Norma McCorvey, the force behind the historical Roe V. Wade Supreme Court ruling, which legalized abortion in the U.S. in 1973, has died at 69-years-old. McCorvey is better known as Jane Roe, the pseudonym she used to remain anonymous during the trial.
It was at age 22, during her third pregnancy that McCorvey sought an abortion. She could not find any doctors in the state of Texas to perform the procedure since it was illegal at the time. It was only legal for women to get abortions if the mother was endangered. McCorvey was not endangered; rather, she wanted the abortion because she was unmarried and had already had two children.
Her case was taken up in 1970 by attorneys Linda Coffee and Sarah Waddington. Her case eventually made it to the Supreme Court, but by the time the ruling was passed. McCorvey had carried to term and given up the child for adoption.
The ruling had a large impact in the United States, establishing women’s constitutional right to an abortion in all 50 states.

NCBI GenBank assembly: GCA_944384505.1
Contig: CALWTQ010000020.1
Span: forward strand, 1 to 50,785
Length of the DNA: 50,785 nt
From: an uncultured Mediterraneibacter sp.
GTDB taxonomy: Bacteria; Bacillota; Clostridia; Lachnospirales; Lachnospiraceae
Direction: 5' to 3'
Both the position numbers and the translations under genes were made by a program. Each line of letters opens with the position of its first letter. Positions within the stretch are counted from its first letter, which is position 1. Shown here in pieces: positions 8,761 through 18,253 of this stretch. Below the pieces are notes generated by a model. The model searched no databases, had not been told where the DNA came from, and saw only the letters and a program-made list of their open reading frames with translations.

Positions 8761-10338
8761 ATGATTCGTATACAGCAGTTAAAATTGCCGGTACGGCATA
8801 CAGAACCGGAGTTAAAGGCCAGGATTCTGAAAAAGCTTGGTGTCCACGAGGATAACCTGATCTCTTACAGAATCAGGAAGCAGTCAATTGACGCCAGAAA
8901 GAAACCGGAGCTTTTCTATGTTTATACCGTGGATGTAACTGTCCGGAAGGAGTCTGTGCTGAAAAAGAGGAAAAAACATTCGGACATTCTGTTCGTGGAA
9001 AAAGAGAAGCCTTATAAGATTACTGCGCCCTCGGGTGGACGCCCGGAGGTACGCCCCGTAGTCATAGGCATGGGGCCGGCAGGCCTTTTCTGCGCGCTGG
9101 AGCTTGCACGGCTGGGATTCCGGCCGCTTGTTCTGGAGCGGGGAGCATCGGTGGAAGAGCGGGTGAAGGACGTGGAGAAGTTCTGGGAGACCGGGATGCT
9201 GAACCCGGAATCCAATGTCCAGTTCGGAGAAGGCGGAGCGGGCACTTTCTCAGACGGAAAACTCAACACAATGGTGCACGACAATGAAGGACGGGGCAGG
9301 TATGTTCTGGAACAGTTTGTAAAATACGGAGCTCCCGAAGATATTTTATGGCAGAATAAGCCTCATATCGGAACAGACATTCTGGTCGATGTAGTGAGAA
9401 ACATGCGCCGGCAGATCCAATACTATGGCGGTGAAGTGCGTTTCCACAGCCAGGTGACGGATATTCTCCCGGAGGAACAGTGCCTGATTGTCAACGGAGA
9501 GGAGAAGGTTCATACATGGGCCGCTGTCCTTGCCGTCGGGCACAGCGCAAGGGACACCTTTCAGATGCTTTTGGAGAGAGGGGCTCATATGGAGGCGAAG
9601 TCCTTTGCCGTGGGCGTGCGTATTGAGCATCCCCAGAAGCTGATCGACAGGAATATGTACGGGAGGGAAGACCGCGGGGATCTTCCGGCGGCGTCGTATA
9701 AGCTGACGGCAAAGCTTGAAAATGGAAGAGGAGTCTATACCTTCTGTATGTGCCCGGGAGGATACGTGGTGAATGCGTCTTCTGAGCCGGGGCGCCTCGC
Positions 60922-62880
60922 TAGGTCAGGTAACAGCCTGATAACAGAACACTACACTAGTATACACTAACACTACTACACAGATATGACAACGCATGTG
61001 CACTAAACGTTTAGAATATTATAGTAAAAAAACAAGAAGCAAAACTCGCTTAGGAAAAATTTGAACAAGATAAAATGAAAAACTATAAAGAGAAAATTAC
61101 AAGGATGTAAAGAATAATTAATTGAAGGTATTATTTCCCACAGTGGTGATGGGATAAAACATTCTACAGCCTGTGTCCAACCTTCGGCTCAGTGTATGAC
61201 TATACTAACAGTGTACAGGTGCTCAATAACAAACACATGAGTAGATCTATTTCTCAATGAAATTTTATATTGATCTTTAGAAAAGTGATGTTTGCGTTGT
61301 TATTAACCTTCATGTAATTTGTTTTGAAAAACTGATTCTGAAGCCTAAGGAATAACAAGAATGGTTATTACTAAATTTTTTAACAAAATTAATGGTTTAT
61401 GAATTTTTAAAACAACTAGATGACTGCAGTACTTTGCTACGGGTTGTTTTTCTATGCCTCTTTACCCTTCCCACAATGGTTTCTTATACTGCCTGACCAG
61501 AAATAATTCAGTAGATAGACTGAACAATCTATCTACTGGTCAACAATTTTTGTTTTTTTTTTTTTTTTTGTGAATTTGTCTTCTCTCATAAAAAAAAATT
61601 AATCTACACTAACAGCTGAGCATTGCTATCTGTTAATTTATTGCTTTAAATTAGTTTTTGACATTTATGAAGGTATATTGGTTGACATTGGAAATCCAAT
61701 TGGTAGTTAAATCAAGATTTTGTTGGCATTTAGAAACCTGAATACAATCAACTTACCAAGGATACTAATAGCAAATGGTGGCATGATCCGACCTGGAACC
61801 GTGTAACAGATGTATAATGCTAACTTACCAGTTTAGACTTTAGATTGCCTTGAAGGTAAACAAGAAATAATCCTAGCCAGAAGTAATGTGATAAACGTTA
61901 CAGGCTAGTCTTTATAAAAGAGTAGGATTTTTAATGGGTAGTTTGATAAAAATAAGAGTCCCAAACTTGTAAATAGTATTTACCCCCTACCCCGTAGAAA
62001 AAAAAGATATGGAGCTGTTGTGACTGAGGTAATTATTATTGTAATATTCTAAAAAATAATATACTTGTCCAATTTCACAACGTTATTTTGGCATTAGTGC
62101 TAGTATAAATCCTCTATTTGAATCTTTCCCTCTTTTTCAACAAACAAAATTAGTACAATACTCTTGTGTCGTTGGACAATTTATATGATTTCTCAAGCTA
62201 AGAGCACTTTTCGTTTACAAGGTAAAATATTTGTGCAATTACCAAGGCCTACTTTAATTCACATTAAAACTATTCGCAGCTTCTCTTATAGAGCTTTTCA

In 1995, McCorvey converted to Christianity and became an anti-abortion activist. In 1997, on the 25th anniversary of Roe v. Wade she told CNN, “I’m very sad (about the anniversary). But this year, I’ve got so much to do, I don’t have time to sit down and be sad.”
McCorvey’s daughter reported that she had died of heart failure Feb. 18.
Abortion is currently legal in Texas, and women have the constitutional right to get a surgical abortion up to 20 weeks into pregnancy. In 2016 the Supreme Court blocked a law in Texas that required clinics and hospitals to bury or cremate fetus remains.
In early January, Texas state representative Tony Tinderholt proposed a bill that would eliminate all abortions at every stage of pregnancy. The bill would make no exemption, including women pregnant with fetus abnormalities or pregnancies that are a result of rape or incest.